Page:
Quentin Tarantino’s ‘Star Trek’ Would Have Involved Way More Old-Timey Gangsters than Expected

     August 7, 2020

quentin-tarantino-sliceIt looks like it’ll be a while before Paramount brings Star Trek back to the big screen. THR reports new president Emma Watts has put all three in-development takes on the franchise on hold in an effort to really focus on where the sci-fi series should head next. This includes a pitch from Legion creator Noah Hawley, another looking to reunite the cast of the J.J. Abrams reboot series, and—most intriguingly—an idea from The Revenant writer Mark L. Smith with the aim for Oscar-winner Quentin Tarantino to direct. I say “most intriguingly” because what the hell would a Quentin Tarantino Star Trek movie even look like? Today, we have something close to an answer.

Deadline’s report notes that Tarantino’s project is “based on an episode of the classic Star Trek series that takes place largely earthbound in a 30s gangster setting.”

That sounds a whole lot like “A Piece of the Action”, a season 2 episode directed by James Komack and written by David P. Harmon and Gene L. Coon. The episode finds Kirk (William Shatner), Spock (Leonard Nimoy), and McCoy (DeForest Kelley) beaming down to the planet Sigma Iotia II in search of a long-lost ship only to find the locals rocking the pinstripes and Tommy guns of your classic 1920s American gangster. It’s an out-there episode, probably the only Star Trek episode to feature a drive-by shooting, and a Tarantino take on the story would’ve been truly wild.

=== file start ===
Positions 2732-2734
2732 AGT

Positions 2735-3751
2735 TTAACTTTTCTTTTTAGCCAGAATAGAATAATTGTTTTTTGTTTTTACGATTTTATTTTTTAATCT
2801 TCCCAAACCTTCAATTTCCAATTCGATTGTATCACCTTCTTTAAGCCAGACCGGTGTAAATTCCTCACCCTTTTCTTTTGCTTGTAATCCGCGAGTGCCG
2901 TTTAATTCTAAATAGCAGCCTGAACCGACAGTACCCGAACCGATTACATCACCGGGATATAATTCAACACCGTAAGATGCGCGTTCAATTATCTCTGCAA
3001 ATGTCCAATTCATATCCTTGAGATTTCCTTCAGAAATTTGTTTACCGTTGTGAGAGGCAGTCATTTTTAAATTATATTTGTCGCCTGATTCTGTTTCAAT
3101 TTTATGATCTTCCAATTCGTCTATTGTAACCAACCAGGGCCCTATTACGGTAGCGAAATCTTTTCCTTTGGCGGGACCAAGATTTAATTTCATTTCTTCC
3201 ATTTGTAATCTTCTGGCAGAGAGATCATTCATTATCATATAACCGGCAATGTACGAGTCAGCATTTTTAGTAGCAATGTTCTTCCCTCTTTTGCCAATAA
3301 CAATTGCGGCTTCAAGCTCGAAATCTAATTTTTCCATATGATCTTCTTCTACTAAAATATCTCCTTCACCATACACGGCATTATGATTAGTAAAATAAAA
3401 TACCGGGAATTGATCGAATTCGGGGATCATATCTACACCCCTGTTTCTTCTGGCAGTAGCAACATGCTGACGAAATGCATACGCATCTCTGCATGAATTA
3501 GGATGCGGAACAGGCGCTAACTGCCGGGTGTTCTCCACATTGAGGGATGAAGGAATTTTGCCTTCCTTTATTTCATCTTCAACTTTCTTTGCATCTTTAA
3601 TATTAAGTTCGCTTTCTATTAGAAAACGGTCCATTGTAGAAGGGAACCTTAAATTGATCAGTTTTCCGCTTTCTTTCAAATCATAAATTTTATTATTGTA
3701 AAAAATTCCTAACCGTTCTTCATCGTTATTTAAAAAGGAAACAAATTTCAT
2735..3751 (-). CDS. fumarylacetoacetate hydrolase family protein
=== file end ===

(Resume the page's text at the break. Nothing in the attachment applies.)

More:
Unfortunately, there doesn’t seem to be a scenario where that happens. The “Piece of the Action” adaptation is still a “viable” option for Paramount, but Tarantino looks to have left the project. Back in January, here’s what he had to say:

“I think they might make that movie, but I just don’t think I’m going to direct it. It’s a good idea. They should definitely do it and I’ll be happy to come in and give them some notes on the first rough cut.”

For more on the whole Star Trek situation, here are the details on Hawley’s project hitting the backburner.

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